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VICENTE SY vs.

CA

FACTS:
Jamie Sahot started working as a truck helper for pet’s trucking business in 1958, he subsequently bacame a truck driver.

Due to his various ailments, Sahot incurred absences and was eventually dismissed by petitioner. Sahot then filed a case for illegal
dismissal before the NLRC.

Sy contended that Sahot was not illegally dismissed as a driver because he was in fact petitioner’s industrial partner, that it was only
when SBT trucking Corp was established in 1994 (the year Sahot was dismissed) did private respondent become their employee. It
was further contended that due to Sahot’s refusal to work after the expiration of his authorized leave of absence, he should be deemed
to have voluntarily resigned.

NLRC LA: No illegal dismissal. Sahot and Sy were industrial partners before 1994.

NLRC: Sahot was an employee and not an industrial partner since the start and he did not abandon his job, but his employment was
terminated.--- affirmed by CA.

ISSUE: WON Sahot was an industrial partner prior to 1994.

RULING: No. He was an employee.

There was error committed by the Labor Arbiter when he concluded that complainant was an industrial partner prior to 1994. A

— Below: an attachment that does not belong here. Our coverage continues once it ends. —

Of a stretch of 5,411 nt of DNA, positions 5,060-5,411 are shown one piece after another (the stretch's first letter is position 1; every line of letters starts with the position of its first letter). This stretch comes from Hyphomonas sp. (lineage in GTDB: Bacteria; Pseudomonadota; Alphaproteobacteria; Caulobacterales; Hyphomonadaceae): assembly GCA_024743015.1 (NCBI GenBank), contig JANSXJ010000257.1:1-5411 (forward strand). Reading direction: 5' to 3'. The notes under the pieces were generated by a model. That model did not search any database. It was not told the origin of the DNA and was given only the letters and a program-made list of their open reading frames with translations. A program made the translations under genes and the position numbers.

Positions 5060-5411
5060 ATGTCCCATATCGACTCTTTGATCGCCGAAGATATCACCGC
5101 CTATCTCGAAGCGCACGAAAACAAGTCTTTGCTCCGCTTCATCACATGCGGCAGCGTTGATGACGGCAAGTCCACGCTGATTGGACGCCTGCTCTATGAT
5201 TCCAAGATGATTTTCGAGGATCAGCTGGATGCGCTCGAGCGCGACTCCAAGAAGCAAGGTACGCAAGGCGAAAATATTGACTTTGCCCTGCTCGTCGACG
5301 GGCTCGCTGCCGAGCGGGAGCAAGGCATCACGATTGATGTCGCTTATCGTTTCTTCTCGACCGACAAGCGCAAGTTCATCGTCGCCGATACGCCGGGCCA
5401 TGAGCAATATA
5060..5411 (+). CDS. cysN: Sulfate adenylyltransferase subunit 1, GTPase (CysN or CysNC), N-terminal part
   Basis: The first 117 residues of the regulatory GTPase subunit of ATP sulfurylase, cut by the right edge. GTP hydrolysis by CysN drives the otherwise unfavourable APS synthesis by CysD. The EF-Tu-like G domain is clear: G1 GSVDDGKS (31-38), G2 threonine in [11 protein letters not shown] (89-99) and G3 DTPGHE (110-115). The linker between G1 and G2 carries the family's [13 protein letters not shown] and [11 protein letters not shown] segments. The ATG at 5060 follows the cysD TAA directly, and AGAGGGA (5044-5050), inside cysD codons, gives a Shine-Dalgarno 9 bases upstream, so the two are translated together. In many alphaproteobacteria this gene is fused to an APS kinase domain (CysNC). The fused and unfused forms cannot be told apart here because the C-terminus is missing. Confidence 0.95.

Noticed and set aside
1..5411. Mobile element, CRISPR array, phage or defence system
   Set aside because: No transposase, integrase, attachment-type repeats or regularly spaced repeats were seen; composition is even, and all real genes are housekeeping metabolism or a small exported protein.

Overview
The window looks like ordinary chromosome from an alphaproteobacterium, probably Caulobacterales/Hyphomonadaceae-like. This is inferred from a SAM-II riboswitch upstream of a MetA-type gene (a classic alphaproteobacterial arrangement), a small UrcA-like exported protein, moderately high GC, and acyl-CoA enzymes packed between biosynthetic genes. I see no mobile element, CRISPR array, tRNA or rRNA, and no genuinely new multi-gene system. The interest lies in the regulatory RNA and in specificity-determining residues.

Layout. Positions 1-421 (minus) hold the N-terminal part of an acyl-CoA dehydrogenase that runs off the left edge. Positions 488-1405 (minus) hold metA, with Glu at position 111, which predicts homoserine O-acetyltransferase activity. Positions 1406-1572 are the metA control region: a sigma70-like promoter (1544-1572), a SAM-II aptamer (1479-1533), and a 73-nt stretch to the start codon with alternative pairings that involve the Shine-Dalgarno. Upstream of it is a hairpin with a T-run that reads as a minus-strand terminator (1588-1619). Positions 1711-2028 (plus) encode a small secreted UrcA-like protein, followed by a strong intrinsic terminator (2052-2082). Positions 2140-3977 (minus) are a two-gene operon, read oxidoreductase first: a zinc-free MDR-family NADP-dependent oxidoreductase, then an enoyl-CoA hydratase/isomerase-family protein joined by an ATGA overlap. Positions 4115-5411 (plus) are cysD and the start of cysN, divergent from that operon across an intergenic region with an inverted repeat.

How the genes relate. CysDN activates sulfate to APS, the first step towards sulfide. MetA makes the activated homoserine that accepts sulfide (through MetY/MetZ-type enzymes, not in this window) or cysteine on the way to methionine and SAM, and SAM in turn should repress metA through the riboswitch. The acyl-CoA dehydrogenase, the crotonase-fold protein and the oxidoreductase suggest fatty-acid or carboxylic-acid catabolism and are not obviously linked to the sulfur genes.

computation of the age of complainant shows that he was only twenty-three (23) years when he started working with respondent as
truck helper. How can we entertain in our mind that a twenty-three (23) year old man, working as a truck helper, be considered an
industrial partner. Hence we rule that complainant was only an employee, not a partner of respondents from the time complainant
started working for respondent.

Private respondent, for his part, denies that he was ever an industrial partner of petitioners. There was no written agreement, no proof
that he received a share in petitioners’ profits, nor was there anything to show he had any participation with respect to the running of
the business.

Article 1767[21] of the Civil Code states that in a contract of partnership two or more persons bind themselves to contribute money,
property or industry to a common fund, with the intention of dividing the profits among themselves. [22] Not one of these circumstances
is present in this case. No written agreement exists to prove the partnership between the parties. Private respondent did not contribute
money, property or industry for the purpose of engaging in the supposed business. There is no proof that he was receiving a share in
the profits as a matter of course, during the period when the trucking business was under operation. Neither is there any proof that he
had actively participated in the management, administration and adoption of policies of the business. Thus, the NLRC and the CA did
not err in reversing the finding of the Labor Arbiter that private respondent was an industrial partner from 1958 to 1994.

On this point, we affirm the findings of the appellate court and the NLRC. Private respondent Jaime Sahot was not an industrial
partner but an employee of petitioners from 1958 to 1994.